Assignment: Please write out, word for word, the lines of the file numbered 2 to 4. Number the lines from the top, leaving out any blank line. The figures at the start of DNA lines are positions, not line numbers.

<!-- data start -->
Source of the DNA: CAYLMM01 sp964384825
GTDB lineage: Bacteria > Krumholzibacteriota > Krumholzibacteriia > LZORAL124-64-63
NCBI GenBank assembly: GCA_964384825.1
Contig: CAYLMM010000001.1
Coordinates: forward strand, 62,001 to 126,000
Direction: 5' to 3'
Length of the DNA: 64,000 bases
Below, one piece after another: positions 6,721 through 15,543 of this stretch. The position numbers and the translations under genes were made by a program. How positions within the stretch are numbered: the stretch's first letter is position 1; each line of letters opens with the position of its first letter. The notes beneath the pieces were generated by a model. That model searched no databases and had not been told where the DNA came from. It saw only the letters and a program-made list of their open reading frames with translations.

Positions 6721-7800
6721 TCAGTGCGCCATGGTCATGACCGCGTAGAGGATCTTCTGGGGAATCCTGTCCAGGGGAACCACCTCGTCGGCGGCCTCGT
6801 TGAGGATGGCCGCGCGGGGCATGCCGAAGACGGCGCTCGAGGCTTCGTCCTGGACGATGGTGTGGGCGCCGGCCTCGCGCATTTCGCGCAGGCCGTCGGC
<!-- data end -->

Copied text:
GTDB lineage: Bacteria > Krumholzibacteriota > Krumholzibacteriia > LZORAL124-64-63
NCBI GenBank assembly: GCA_964384825.1
Contig: CAYLMM010000001.1